Siriano Wins Runway Crown
Observer Scene | Friday, March 14, 2008
The fourth season of Bravo’s hit show, Project Runway, did more than crown a winner with its conclusion last week. The finale, with 5.2 million total viewers, set a viewership record for the channel in the 18 to 49 year-old demographic, with an average of 3.75 million viewers, up 9 percent from last season’s finale. This number put Bravo ahead of two of the three broadcast networks (ABC and CBS) at the 10 p.m. time slot that night.
Many celebrities attended the finale, which showed three finalists’ collections in a runway show in Bryant Park during New York Fashion Week. Supermodel and host of the show, Heidi Klum, designer Michael Kors and Elle fashion director Nina Garcia sat front row to observe and critique the new creations, and Victoria “Posh Spice” Beckham joined them as a guest judge for the final episode.
Beckham has begun her own fashion line, DVB, and is rumored to have her own fashion-themed reality show coming to Fox.
Also present under the tent were the families of the top designers, the contestants that had been eliminated by Klum this season, and contestants and winners from previous seasons. Industry insiders and celebrities alike filled the remainder of the 2,000 seats along either side of the tent’s long runway.
The caliber of the contestants relative to established designers who presented at fashion week was also something that stood out. Garcia was especially impressed with the amateur collections. “This is the last day of New York Fashion Week, and I’ve seen a lot of it, and it could fit right in there,” she said.
The first designs to hit the runway were those of Jillian Lewis, a 26-year-old former designer and illustrator for American design icon Ralph Lauren. Lewis’ designs were inspired by Master of the Argonauts, a 15th-century Florentine work of art. She discovered this painting during the last challenge of the season, in which designers took a field trip to New York’s Metropolitan Museum of Art. Lewis was praised by the judges for the knitwear she sent down the runway, which stood out amid the subtle fall colors and bold coat silhouettes in the rest of her collection.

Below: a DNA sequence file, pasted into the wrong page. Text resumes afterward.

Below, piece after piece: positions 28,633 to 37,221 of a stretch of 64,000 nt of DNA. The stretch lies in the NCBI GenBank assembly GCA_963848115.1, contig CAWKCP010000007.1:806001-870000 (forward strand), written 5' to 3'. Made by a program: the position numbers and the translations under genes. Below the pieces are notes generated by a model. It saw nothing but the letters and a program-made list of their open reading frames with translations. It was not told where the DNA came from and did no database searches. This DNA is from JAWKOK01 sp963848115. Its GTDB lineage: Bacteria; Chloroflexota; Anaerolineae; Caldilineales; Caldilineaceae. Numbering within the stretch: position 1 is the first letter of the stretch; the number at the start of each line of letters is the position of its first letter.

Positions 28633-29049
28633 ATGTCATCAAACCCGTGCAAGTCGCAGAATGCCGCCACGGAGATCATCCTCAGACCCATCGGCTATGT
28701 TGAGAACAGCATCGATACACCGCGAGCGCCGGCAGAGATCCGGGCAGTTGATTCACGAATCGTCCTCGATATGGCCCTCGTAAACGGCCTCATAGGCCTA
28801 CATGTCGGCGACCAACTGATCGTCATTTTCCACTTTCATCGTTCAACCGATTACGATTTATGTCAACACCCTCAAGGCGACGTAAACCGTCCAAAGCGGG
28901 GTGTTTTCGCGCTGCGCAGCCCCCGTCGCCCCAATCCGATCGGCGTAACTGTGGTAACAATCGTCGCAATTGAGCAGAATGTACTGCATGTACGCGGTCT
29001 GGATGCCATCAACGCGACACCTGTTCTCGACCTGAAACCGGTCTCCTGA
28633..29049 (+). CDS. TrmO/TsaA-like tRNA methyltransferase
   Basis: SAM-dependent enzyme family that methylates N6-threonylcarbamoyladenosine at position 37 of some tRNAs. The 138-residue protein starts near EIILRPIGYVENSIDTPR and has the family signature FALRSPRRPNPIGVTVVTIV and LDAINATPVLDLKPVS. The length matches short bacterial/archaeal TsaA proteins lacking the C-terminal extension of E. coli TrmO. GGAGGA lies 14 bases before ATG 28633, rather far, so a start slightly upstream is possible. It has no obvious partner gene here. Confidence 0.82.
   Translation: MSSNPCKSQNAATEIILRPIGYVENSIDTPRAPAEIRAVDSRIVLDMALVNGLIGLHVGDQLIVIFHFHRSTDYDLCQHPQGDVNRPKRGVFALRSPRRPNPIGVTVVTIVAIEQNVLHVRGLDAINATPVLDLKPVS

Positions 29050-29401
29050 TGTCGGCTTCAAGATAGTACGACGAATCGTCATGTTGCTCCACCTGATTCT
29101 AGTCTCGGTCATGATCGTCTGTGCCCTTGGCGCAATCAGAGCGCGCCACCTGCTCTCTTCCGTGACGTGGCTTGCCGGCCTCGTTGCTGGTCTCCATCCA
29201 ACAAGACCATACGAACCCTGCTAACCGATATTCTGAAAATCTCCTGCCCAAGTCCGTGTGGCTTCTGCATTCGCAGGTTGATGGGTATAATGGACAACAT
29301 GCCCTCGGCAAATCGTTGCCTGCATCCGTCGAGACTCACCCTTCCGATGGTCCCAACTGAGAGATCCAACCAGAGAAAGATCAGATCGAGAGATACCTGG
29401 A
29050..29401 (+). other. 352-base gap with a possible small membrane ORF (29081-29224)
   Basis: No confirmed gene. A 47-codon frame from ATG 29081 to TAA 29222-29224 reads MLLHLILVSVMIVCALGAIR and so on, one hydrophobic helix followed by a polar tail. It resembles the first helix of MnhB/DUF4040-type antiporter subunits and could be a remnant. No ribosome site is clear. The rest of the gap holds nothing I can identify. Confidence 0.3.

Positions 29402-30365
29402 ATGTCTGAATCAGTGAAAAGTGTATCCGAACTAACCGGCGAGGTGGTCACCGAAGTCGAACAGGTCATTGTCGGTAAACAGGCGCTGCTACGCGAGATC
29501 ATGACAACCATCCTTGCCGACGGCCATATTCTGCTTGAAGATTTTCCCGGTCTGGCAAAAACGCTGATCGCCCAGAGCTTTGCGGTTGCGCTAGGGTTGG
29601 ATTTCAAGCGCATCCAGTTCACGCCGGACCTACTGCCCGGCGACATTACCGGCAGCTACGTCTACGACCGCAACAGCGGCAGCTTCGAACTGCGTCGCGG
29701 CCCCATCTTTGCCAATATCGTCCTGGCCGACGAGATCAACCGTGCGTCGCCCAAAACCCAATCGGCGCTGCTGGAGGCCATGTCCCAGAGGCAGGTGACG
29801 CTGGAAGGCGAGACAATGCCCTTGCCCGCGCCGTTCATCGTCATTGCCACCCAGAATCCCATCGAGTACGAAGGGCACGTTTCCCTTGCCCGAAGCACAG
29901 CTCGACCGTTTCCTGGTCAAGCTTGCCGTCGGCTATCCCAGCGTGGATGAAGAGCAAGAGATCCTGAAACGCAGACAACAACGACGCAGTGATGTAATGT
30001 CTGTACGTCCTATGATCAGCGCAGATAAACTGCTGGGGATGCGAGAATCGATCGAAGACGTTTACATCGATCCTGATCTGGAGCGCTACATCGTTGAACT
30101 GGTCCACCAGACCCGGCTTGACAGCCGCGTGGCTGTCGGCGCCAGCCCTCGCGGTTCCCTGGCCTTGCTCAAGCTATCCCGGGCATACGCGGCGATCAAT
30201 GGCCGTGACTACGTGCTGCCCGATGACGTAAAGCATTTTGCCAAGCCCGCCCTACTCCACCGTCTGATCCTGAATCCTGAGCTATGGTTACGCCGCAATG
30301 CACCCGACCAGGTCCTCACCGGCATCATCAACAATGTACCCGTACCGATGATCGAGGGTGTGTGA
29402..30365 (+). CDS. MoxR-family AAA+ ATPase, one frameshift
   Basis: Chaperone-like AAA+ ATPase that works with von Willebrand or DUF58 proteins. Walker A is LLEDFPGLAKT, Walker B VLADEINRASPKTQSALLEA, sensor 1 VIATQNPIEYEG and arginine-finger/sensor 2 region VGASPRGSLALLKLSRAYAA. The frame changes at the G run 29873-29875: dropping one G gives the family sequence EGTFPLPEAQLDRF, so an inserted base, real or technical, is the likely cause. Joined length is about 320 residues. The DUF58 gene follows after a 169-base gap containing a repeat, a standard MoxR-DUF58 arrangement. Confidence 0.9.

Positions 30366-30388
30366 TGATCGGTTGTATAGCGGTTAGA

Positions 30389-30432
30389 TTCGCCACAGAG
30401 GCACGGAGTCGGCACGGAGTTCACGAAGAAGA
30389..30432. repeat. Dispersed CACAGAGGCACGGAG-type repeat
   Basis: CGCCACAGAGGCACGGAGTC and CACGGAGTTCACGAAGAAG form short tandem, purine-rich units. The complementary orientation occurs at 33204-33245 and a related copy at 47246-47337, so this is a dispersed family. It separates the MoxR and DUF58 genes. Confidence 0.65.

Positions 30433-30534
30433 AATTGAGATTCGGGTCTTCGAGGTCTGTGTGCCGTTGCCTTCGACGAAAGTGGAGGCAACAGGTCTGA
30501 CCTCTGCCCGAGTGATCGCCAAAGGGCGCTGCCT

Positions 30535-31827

Next down the runway were the Joan of Arc-inspired pieces created by Rami Kashou, a 31-year-old born in Jerusalem. Kashou beat out Chris March’s human hair decorated collection in a design-off to make it to the final show in Bryant Park. His final collection was punctuated with bold colors against black pieces and intricate details in his folding, pleating, weaving and draping.
The last two looks that Kashou showed were elegant gowns, one in a cream colored tiered vintage lace and the other in a textured and layered black. However, the judges objected to many of Kashou’s design decisions. Kors said that the colors were not chic enough for the clothes and referred to them as “Brady Bunch colors.” He did however, praise the designer’s showcasing every category of attire. Garcia’s thought Kashou had the strongest point of view of all the designers, and his main strength lay in eveningwear.
Finally, the youngest finalist had his turn to show off his work. Christian Siriano, 21, moved to London right after high school to study and work with famous British designers Alexander McQueen and Vivienne Westwood.
Siriano’s mostly black collection contrasted hard and soft looks, with full, feathered coats and voluminous neckpieces paired with skinny pants. Kors praised the collection, saying that it was “cohesive, powerful-looking” and had “chic drama.” Even Beckham was pleased, “You really made me smile, and I’m not easy to make smile.”
Siriano was declared the winner, due to the consistently stylish look of all his pieces, and how well his show was delivered as a whole. Klum congratulated the top designer by calling him “über-fierce.”
As the winner of Project Runway, Siriano will receive a fashion spread in Elle magazine, an all-new 2008 Saturn Astra, the opportunity to sell his line on fashion retailing Web site bluefly.com, and a year of representation from Designers Management Agency and $100,000 to start his own line.
Siriano had previously been named the season’s Fan Favorite, as voted on by viewers, with 43 percent of the vote. He told The Washington Post that the first thing he was going to do with the $10,000 prize was to purchase a bed to sleep on. “That’s no joke, because I really need it. I still don’t have one,” Siriano said.